So it turned out. Costa launched a poster and print campaign, via Kamarama, which rejoiced in such wounding straplines as: “Sorry Starbucks: the people have voted”; “Starbucks drinkers prefer Costa” and “Seven out of ten coffee lovers prefer Costa”. And it was a winner. Costa’s sales, on a like-for-like basis, rose 5.5% during the period (though how much of this was share stolen from the unfortunate Starbucks I do not know).

Most wounding of all, no one complained about the unfairness of it all. Well, almost no one. A single complaint was lodged with the appropriate watchdog, the Advertising Standards Authority. Guess who lodged it? A comprehensive inquiry investigating everything from Costa’s methodology to the size of its small print followed. And the result? Triumphant vindication for Costa and superheated milk-froth in the face for Starbucks, all five of whose grounds for complaint were rejected. Game, set and match to Costa.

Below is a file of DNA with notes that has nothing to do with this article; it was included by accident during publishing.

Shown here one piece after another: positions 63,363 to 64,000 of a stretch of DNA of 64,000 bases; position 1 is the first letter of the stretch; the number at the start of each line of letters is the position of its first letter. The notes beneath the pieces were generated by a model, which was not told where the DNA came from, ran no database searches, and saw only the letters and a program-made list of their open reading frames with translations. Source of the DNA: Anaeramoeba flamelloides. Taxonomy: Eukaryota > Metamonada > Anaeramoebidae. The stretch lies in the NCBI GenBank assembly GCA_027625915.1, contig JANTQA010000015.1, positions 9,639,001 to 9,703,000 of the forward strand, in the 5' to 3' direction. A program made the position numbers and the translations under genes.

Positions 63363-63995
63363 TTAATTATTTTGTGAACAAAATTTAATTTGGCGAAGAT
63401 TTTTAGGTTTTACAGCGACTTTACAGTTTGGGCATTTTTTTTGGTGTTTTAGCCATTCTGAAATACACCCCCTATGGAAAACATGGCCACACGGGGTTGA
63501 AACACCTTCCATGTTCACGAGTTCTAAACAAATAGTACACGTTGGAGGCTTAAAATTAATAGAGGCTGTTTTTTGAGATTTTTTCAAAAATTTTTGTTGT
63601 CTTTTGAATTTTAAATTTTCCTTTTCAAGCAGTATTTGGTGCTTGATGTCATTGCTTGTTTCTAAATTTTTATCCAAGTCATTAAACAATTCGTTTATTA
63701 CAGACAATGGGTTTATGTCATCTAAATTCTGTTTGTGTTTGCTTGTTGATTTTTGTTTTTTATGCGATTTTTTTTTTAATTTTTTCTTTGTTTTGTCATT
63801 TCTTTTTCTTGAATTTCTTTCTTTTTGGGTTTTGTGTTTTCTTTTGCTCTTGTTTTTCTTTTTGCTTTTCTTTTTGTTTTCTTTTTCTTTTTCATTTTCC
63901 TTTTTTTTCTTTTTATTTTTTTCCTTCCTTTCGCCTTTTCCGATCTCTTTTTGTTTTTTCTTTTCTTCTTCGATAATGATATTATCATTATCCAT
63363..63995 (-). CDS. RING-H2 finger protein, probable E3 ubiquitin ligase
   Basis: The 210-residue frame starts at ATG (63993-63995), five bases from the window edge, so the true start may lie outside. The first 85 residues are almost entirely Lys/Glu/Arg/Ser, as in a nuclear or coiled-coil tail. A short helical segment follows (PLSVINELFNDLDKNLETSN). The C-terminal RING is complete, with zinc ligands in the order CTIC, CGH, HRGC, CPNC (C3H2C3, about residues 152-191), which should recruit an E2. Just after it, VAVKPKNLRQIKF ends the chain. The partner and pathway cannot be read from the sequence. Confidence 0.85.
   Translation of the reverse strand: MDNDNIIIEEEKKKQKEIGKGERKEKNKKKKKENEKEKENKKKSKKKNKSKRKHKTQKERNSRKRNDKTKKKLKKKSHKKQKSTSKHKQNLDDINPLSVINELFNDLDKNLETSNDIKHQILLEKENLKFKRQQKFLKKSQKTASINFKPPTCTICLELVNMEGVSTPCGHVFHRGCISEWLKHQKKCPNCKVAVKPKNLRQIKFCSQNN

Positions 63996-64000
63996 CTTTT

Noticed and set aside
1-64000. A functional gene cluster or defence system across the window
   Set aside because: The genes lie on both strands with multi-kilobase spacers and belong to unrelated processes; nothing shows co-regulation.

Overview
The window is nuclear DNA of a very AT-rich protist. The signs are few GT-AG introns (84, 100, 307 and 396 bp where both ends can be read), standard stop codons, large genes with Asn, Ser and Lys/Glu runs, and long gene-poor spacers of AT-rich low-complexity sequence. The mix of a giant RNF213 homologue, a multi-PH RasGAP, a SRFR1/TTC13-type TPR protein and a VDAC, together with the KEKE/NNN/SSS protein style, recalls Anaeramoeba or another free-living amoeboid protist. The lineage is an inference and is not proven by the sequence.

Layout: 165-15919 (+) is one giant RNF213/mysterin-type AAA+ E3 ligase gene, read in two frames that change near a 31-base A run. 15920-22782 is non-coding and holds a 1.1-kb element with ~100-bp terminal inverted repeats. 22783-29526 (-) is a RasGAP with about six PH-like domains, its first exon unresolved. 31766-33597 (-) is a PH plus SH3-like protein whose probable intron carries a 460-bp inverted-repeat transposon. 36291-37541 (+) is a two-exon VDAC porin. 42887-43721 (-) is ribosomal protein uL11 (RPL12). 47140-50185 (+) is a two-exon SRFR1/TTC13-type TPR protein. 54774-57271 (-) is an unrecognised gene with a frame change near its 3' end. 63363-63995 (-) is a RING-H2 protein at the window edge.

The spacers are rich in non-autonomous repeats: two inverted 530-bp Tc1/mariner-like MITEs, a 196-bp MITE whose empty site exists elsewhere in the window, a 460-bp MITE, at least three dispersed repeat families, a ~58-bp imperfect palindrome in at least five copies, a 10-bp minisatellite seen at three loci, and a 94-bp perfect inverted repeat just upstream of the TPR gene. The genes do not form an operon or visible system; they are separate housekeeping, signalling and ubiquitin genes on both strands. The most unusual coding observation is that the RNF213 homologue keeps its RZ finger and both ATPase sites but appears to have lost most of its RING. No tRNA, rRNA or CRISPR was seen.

In such circumstances, it might seem churlish to rain on Costa’s parade, but I do have a niggle. Well, more an enquiry really. The ASA seems more than happy with the professionalism of the market research on which these sensational Costa claims were based, so who am I to complain? Just for the record, though, the blind-taste tests in question also involved a Caffe Nero cappuccino, which alternated with Starbucks’ equivalent brew as the foil to the Costa product. Yet we hear nothing of what our sample thought of Caffe Nero vis-à-vis Costa. Common sense suggests it performed rather better than the Starbucks product, which has unkindly been compared to a warm adult milkshake. But the ASA adjudication document does not make this entirely clear. Supposedly, the full research results are published on See if you can find them. I can’t.

On a footnote, taste isn’t everything. If it were, Pepsi would long since have overtaken Coca-Cola in the UK, according – so I am told – to periodic blind-taste tests.

UPDATE: You will search in vain for the research findings on the Costa website: they have been removed. However, a kindly PR has provided me with a copy of the results and I can report the following:

“Preference for Costa’s cappuccino is remarkably strong in comparison to competitors among those who identified themselves as “Coffee lovers”, With 7 out of 10 preferring Costa (with 72% preferring Costa versus 28% Starbucks; and 69% preferring Costa versus 31% Nero). Significantly, coffee drinkers who prefer Caffè Nero and Starbucks as their main outlets preferred Costa cappuccino over their preferred retailer’s product.”